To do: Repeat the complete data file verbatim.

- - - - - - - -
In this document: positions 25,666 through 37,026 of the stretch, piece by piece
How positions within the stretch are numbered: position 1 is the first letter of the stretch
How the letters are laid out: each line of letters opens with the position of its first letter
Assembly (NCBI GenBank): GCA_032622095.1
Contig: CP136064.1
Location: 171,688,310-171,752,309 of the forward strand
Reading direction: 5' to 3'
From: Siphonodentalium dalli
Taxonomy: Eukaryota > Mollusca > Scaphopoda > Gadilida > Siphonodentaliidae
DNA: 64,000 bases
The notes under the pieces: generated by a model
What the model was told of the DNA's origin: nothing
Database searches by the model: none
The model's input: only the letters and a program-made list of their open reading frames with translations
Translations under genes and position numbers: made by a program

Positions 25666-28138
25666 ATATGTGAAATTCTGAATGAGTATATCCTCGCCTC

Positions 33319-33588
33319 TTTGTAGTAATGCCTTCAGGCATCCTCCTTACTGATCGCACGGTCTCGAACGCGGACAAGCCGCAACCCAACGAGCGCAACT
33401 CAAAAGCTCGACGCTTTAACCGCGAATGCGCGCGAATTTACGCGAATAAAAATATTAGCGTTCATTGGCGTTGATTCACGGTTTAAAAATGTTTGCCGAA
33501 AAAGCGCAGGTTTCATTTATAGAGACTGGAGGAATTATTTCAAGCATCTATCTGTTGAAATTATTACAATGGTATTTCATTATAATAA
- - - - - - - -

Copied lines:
In this document: positions 25,666 through 37,026 of the stretch, piece by piece
How positions within the stretch are numbered: position 1 is the first letter of the stretch
How the letters are laid out: each line of letters opens with the position of its first letter
Assembly (NCBI GenBank): GCA_032622095.1
Contig: CP136064.1
Location: 171,688,310-171,752,309 of the forward strand
Reading direction: 5' to 3'
From: Siphonodentalium dalli
Taxonomy: Eukaryota > Mollusca > Scaphopoda > Gadilida > Siphonodentaliidae
DNA: 64,000 bases
The notes under the pieces: generated by a model
What the model was told of the DNA's origin: nothing
Database searches by the model: none
The model's input: only the letters and a program-made list of their open reading frames with translations
Translations under genes and position numbers: made by a program

Positions 25666-28138
25666 ATATGTGAAATTCTGAATGAGTATATCCTCGCCTC

Positions 33319-33588
33319 TTTGTAGTAATGCCTTCAGGCATCCTCCTTACTGATCGCACGGTCTCGAACGCGGACAAGCCGCAACCCAACGAGCGCAACT
33401 CAAAAGCTCGACGCTTTAACCGCGAATGCGCGCGAATTTACGCGAATAAAAATATTAGCGTTCATTGGCGTTGATTCACGGTTTAAAAATGTTTGCCGAA
33501 AAAGCGCAGGTTTCATTTATAGAGACTGGAGGAATTATTTCAAGCATCTATCTGTTGAAATTATTACAATGGTATTTCATTATAATAA